Update: June 27 – 30, 2020
Upcoming Online Events


Saturday, June 27
Local Letter Campaign to End Violence Against Black People
6:00 PM – 8:00 PM CDT

Damita Brown, Restorative Justice Director for the Dane County Time Bank’s Restorative Justice Program, will lead this action opportunity via Zoom.

Sponsored by Building Unity, Dane County Time Bank, Freedom Inc. and Wisconsin Network for Peace, Justice, Sustainability (WNPJS). For more information see the Facebook page or register here.

NOTE: The sponsors are looking for people or groups to host similar sessions. You can get a Co-conspirator Toolkit that shows you step by step how to host your own letter writing party for friends, neighbors, colleagues, family, co-workers and others. For more information, write to Damita Brown: damita at danecountytimebank.org



Sunday, June 28
Counter CUFI with FOSNA
6 PM CDT

Christian Israeli lobbies like Christians United For Israel (CUFI) leverage their political power to ensure the US gives moral and political cover to Israeli colonization, war crimes, and ethnic cleansing.

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June 20 – 21, 2020
The Digital Mass Poor People’s Assembly and Moral March on Washington

Poor People’s Campaign

Sat: 9 am and 5 pm Central
Sun: 5 pm Central

Information
Registration

The Mass Poor People’s Assembly and Moral March on Washington will be the largest digital gathering of poor, dispossessed and impacted people, faith leaders, and people of conscience … The increasing urgency of a broad movement led by the poor and most impacted is more apparent every day. Now is the time to organize towards collective action to enact a moral agenda for the nation. As our ranks grow in the coming months due to COVID-19 and the ongoing crisis of poverty, building a platform for the plight, fight, and insight of the poor is even more urgent.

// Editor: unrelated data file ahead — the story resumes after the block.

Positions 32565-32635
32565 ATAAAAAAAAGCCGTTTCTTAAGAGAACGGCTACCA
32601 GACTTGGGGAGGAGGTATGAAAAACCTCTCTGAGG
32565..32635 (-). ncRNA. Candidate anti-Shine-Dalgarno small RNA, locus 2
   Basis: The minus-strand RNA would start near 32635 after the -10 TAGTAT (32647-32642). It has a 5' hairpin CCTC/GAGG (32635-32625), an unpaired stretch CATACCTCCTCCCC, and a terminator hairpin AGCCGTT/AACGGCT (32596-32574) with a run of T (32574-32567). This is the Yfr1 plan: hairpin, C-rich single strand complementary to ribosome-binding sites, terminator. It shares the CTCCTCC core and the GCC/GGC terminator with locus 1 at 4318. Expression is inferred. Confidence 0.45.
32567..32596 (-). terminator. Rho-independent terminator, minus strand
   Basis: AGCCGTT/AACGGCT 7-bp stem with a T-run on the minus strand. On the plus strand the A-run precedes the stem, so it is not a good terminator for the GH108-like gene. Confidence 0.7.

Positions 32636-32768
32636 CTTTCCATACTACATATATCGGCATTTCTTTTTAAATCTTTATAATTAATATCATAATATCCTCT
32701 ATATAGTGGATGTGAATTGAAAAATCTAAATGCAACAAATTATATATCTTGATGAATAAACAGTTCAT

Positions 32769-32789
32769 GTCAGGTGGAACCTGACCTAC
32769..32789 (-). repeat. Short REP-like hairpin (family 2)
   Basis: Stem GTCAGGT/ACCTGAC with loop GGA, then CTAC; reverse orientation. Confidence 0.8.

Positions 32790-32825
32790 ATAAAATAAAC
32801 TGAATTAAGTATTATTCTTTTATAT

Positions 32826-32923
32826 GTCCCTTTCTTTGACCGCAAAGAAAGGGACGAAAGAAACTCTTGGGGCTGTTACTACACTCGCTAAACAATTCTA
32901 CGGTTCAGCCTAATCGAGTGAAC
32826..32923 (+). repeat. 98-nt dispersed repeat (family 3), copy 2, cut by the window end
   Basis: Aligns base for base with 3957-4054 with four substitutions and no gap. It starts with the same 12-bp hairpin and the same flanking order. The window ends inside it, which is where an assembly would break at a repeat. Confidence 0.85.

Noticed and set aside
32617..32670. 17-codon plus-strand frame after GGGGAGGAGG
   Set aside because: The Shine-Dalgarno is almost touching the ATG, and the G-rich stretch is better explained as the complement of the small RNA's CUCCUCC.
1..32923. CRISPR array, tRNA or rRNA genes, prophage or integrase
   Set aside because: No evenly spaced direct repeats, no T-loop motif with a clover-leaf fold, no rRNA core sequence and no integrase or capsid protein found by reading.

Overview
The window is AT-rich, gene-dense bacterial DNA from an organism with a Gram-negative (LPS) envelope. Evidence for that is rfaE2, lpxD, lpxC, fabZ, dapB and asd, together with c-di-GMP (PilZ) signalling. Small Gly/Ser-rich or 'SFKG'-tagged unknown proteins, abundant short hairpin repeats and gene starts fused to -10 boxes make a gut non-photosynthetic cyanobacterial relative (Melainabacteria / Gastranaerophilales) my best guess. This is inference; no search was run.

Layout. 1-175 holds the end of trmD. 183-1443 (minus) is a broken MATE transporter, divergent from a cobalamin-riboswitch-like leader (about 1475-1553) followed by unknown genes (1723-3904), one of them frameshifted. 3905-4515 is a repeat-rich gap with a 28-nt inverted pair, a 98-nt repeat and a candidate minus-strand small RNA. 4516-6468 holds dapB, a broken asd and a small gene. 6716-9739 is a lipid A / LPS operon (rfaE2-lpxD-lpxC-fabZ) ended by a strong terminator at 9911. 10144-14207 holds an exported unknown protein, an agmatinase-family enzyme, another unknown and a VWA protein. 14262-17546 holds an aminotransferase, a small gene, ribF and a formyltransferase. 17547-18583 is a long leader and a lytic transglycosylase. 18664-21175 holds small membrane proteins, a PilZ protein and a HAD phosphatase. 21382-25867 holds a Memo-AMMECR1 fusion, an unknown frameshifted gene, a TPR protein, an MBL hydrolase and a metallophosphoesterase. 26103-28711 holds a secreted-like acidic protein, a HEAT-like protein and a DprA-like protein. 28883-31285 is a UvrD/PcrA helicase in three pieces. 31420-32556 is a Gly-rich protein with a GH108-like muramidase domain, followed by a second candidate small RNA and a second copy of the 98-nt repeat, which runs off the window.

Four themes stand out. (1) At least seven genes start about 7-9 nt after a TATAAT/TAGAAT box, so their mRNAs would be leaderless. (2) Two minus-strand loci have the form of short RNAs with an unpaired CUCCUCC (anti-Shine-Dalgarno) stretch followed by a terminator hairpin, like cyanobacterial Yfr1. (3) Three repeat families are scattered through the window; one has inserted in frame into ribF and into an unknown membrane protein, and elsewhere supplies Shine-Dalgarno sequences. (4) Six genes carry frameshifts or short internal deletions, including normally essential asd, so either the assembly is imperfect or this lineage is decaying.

We are marshalling our collective voices to demonstrate the power of our communities. We demand that both major political parties address the interlocking injustices of systemic racism, poverty, ecological devastation, militarism and the distorted moral narrative of religious nationalism by implementing our Moral Agenda.

June 19, 2020
Madison Juneteenth Rally

Madison Juneteenth Rally
Olin Park, 1156 Olin-Turville Ct
Madison [Map]
12 Noon – 7 pm

Juneteenth events are being held this year all across the country, not only as the traditional celebration of Black culture and emancipation from slavery, but with a renewed focus on the fight against police brutality, racist violence, and systemic institutional racism.

For more information on Madison’s event, or to volunteer, visit the Juneteenth Rally Facebook page and this article from The Capital Times.

There are also online events celebrating Juneteenth during the pandemic. For details, visit the Kujichagulia Madison Center for Self-Determination.

From Ramallah to Haifa to the Gaza Strip, Palestinians in the homeland are joining the global denunciations of systems of racial supremacy.

NADA ELIA, Mondoweiss, JUNE 8, 2020

The horrific police murder of George Floyd, caught on a cell phone by a teenager who then posted the harrowing footage on social media, is only the latest reminder that the civil rights struggles of the past century have not translated into safer streets—not even safer homes–for Black people in the USA.  Yet in this deeply painful moment, there is also a sense of cautious hopefulness, as Americans of all races, but also as people globally, are taking to the streets with one message: “Black Lives Matter.” 

And from Ramallah to Haifa to the Gaza Strip, Palestinians in the homeland are joining the global denunciations of the system of racial supremacy that has too long held down an oppressed people who taught the world that justice is indivisible, and that none of us can breathe until Black people can breathe. This video compiles some of their statements of solidarity, including “We see you,” “your pain is our pain,” and affirming the belief that justice will prevail.